2699 words - 11 pages Iraq was in the process of stockpiling chemical and biological weapons, as well as outlined the human rights violations that Saddam had committed against his citizens. [7] Colin Powell summarized in his address to the UN:"We know that Saddam Hussein is determined to keep his weapons of mass destruction; he's determined to make more. Given Saddam Hussein's history of aggression...given what we know of his terrorist associations and given his

Desire and Downfall The Tragical History of Dr. Faustus

1001 words - 4 pages Desire and Downfall (Topic # 7)The Tragical History of Dr. Faustus by Christopher Marlowe is a strange yet fascinating work. Originally I found the work difficult to understand mainly because I did not think I could relate to Dr. Faustus. However, as the play progressed I found that Dr. Faustus and his problems are quite similar to anyone else’s life conflicts. Most everyone can relate to Faustus’ desire for the unattainable, in this

The Downfall of Man in Macbeth and Moby Dick

2544 words - 10 pages The Downfall of Man in Macbeth and Moby Dick It can be stated that mans greatest downfall is his greed. No matter how much a person has, they will always want more. In Melville's Moby Dick and Shakespeare's Macbeth, the character traits of the tragic heroes, and many similar outside factors combine to create a spiral downfall effect which essentially leads each character to his demise. Each of these character's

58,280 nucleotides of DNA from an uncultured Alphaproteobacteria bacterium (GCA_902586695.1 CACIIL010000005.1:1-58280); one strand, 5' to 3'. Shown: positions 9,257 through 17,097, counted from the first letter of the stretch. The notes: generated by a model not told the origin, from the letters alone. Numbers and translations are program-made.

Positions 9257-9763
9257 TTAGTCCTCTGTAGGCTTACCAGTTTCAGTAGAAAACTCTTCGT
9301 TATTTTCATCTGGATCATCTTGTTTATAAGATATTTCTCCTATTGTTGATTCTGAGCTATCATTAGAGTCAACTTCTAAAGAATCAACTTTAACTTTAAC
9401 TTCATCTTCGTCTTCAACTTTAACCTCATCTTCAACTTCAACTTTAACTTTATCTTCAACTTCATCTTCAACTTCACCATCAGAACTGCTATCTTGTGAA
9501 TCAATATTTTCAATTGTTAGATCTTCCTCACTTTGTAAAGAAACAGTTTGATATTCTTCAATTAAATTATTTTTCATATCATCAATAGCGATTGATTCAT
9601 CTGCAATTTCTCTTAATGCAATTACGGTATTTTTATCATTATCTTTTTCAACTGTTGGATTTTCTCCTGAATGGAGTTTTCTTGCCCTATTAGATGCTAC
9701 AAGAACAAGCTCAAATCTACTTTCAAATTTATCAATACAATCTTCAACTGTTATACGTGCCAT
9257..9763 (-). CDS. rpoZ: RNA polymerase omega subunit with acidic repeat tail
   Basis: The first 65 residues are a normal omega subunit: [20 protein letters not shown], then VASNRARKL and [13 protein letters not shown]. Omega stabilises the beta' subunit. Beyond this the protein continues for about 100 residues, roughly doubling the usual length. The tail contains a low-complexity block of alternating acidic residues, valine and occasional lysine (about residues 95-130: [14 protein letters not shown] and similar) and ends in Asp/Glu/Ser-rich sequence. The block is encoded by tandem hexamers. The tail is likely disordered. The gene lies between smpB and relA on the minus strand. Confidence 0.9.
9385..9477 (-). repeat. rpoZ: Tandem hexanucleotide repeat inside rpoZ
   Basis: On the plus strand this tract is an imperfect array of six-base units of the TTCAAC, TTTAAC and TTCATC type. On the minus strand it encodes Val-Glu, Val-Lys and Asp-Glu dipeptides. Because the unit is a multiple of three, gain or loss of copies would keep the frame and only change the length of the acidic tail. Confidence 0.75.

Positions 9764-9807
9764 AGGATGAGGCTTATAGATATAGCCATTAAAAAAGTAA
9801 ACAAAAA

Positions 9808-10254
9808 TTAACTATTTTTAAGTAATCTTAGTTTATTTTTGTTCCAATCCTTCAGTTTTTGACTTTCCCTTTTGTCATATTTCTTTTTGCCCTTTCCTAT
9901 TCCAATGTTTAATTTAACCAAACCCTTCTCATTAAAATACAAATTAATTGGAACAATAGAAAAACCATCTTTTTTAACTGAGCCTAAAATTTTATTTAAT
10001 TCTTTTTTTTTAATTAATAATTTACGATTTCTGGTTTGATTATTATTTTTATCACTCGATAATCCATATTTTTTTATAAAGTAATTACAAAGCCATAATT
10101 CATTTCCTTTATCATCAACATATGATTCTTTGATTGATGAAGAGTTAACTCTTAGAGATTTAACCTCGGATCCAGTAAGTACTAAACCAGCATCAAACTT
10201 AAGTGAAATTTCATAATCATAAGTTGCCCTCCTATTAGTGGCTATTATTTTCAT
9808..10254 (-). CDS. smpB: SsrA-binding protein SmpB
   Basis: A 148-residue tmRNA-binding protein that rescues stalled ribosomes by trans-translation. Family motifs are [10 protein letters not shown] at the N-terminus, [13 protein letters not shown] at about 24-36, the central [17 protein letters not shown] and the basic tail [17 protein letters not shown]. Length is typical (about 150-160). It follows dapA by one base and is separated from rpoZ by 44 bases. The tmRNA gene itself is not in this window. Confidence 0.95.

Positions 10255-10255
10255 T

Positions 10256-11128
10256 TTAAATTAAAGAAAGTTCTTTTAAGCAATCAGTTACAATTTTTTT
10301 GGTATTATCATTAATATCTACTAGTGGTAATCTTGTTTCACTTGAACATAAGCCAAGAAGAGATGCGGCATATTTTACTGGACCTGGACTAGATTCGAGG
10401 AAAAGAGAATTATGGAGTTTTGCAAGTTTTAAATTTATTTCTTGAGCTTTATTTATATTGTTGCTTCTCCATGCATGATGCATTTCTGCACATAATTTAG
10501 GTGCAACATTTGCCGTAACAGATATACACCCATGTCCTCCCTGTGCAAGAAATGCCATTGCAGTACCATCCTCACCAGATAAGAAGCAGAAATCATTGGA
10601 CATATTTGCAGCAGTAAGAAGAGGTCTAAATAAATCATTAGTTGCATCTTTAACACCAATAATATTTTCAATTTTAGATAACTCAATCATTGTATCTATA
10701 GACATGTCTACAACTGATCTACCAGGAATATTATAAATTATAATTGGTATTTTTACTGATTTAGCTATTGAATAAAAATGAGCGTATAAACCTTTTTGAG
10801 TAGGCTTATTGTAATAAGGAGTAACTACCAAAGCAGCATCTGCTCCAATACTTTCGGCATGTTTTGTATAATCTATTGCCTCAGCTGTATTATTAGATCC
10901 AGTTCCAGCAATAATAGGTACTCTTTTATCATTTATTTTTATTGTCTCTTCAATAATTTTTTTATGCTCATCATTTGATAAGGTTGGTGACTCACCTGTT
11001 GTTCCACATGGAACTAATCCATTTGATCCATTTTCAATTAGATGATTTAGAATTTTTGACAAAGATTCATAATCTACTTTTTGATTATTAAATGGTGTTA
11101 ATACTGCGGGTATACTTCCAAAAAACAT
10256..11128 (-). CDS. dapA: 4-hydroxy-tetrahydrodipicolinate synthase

The Inflence of Rivers and Climate on Baghdad, Iraq

1117 words - 4 pages The Inflence of Rivers and Climate on Baghdad, Iraq The Tigris and Euphrates Rivers, along with their reaction to the climate, have both helped and hurt Baghdad, Iraq. The rivers provided pathways to other civilizations, allowing Baghdad to grow into the transportation and cultural center of Iraq. Its fertile soil, deposited by flooding, provided the area with the ability to become the birthplace of civilization through tremendous

Reassessing the Impacts of ‘WikiLeaks and the Iraq War Logs’

772 words - 4 pages ’, clearly reveals the façade of our society, allowing us to feel more empathy and respect for these brave men. Reactions to this were also seen through Twitter, where the use of hashtags related to the Iraq War logs was trending worldwide, and individual perceptions were communicated showing their pessimistic view about the truth. Also some views seen through tweets are shown to be disappointed by our society, which therefore the leakage weren’t

The Meaning and Constitutional Significance of the Rule of Law